From the start, Carmen Sternwood is presented as a kind of childlike presence, giggling, flirting with men by calling them "cute," and biting her thumb like a toddler. While her developmentally arrested behavior can easily be read as pathological from the start, it contrasts with just how dangerous and wicked she proves herself to be. While her emotions are childlike and reckless, when we see the extent to which she follows her sexuality into dangerous situations, and learn that it was she who killed Sean Regan, we realize that her facade of innocence is hiding a profoundly adult darkness. Her innocent baby doll act is a front for her unsettlingly adult attitudes—as represented by her aggressive sexuality and her capacity for violence.
The Corruption of the Police (Situational Irony)
After Marlowe solves the Geiger case, Vivian inexplicably urges him to drop their case and move on to something else, but Marlowe is dissatisfied, all the more encouraged by Vivian's anxiety to investigate the disappearance of Sean Regan. He then gets a call from his friend Bernie at the D.A. office, who tells him that the D.A. office also wants him to stay out of the Sean Regan case. This irony lies in the fact that while the D.A. office ought to want to investigate corruption and a notable disappearance, they are being bribed by Eddie Mars, a gangster. The police themselves have been corrupted and pulled into the world of crime controlled by Eddie Mars. It takes Philip Marlowe, an independent agent, to figure out the case and bring the villains to justice, with no real help from the police.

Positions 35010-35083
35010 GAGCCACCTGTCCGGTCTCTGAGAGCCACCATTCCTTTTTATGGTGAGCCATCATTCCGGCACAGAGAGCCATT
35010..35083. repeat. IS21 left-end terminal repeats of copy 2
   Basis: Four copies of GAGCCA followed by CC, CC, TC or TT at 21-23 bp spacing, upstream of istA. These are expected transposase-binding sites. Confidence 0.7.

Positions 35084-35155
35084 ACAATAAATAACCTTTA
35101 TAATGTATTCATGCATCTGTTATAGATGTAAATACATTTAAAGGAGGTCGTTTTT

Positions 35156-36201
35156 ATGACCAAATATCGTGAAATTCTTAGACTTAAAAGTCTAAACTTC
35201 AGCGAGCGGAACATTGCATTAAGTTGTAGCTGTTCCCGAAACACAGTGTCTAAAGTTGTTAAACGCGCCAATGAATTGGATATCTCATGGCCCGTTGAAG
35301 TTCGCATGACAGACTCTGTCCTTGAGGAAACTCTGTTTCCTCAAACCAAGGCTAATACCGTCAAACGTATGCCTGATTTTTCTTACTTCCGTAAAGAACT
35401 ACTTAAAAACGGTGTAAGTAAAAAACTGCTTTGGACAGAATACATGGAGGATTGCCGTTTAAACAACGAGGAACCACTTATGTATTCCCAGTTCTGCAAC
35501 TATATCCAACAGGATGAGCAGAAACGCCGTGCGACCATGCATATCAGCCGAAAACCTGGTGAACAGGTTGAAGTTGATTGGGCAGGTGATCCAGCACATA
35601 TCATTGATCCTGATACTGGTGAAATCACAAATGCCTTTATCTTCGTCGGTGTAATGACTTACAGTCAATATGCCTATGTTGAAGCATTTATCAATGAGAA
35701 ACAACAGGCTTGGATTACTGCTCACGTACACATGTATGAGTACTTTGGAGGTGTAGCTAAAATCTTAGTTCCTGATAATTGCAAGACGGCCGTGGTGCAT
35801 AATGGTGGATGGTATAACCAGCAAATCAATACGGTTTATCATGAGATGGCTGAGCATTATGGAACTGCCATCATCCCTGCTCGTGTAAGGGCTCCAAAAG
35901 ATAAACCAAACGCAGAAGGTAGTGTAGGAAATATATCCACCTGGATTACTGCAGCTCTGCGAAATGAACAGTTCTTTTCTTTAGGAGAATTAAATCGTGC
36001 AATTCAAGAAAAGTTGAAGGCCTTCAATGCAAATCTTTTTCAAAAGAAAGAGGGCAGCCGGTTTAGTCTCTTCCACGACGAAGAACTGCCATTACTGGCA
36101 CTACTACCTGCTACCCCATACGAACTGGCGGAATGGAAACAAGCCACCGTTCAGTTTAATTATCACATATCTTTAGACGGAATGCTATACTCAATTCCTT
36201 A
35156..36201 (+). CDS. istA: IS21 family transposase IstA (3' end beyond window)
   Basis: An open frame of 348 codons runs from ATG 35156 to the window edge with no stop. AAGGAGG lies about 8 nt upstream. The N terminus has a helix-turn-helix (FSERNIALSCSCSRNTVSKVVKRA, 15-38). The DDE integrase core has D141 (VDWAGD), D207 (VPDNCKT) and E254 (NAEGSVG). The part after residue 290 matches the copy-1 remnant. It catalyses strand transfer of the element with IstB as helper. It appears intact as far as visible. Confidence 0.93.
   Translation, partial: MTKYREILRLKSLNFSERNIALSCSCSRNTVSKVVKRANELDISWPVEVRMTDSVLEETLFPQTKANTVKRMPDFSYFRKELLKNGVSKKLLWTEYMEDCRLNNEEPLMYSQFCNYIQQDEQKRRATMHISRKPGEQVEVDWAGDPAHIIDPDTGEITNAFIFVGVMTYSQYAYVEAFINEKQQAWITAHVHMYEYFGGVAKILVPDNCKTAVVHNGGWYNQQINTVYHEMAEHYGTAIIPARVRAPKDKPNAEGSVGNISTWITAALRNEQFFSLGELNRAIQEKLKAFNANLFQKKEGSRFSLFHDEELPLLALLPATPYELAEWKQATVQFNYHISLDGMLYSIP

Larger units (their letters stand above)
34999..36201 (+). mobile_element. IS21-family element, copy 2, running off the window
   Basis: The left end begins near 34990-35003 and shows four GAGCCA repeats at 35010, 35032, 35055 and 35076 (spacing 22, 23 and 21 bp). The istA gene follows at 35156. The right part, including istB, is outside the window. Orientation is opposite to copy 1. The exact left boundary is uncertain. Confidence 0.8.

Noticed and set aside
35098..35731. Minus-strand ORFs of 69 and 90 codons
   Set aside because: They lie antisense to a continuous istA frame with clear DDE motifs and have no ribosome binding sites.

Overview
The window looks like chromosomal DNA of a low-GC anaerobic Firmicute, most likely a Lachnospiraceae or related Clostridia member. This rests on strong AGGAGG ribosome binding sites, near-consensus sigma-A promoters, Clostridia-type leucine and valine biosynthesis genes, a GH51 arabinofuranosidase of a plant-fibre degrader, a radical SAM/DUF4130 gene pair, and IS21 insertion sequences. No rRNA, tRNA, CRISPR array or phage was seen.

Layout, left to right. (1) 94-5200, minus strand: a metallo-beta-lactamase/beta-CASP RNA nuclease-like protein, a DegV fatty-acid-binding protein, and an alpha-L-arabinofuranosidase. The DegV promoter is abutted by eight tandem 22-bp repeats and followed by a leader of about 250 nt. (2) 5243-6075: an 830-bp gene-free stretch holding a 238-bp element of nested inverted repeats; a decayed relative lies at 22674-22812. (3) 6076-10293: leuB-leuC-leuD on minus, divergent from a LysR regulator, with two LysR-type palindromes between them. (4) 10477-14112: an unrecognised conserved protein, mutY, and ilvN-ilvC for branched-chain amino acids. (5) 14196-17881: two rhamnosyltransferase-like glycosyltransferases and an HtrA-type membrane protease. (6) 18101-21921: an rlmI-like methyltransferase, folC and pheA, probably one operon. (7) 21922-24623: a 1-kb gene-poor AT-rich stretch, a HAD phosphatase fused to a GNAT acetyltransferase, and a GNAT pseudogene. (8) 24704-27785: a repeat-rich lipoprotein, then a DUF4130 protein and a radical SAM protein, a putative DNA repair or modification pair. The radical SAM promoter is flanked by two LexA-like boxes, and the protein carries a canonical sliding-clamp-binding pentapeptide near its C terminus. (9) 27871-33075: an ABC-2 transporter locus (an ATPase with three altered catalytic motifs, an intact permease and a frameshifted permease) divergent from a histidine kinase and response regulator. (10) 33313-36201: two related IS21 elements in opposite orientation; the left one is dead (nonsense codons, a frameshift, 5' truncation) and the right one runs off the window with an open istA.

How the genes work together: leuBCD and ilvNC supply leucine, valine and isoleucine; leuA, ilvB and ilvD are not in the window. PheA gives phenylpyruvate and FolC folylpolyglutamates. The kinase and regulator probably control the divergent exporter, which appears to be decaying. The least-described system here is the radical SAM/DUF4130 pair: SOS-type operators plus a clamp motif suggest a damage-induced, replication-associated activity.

Mars is Killed By His Own Men (Situational and Dramatic Irony)
When Marlowe apprehends Eddie Mars at Geiger's house, he gets the upper hand and holds him at gunpoint. While the viewer expects the final outcome of the scene to be Marlowe shooting Mars and saving the day, he is able to keep his hands clean and walk away without having killed anyone. Ingeniously, he shoots Mars in the arm, which only wounds him, before pushing Mars out the front door and into his own ambush. Mars is shot dead by his own men, in an ambush planned for the purpose of killing Marlowe. Mars ends up getting accidentally killed by his own men—which is also a form of dramatic irony—and Marlowe is able to walk away from the bloodbath guilt-free.
The Loose Ends of the Plot (Situational Irony)
While making the film, legend has it that Humphrey Bogart came into filming one day and asked director Howard Hawks how the chauffeur Owen Taylor died. Hawks didn't know, so asked the screenwriters, who also said that they didn't know. In a last attempt to clear up the mystery, Hawks called Raymond Chandler, the author of the book on which the film was based; surely the author would have an answer. He did not.
While the plot of the film is complex, jam-packed, and full of twists and turns, it often does not make that much sense. A mystery thriller is often lauded for its deft utilization of plot devices and satisfying narrative turns, but The Big Sleep proves that a thriller can be successful even if those devices leave a trail of loose ends. The film remains satisfying, even if it cannot always deliver clarity or even plausibility.
The Big Sleep (1946 Film) Questions and Answers
The Question and Answer section for The Big Sleep (1946 Film) is a great
resource to ask questions, find answers, and discuss the novel.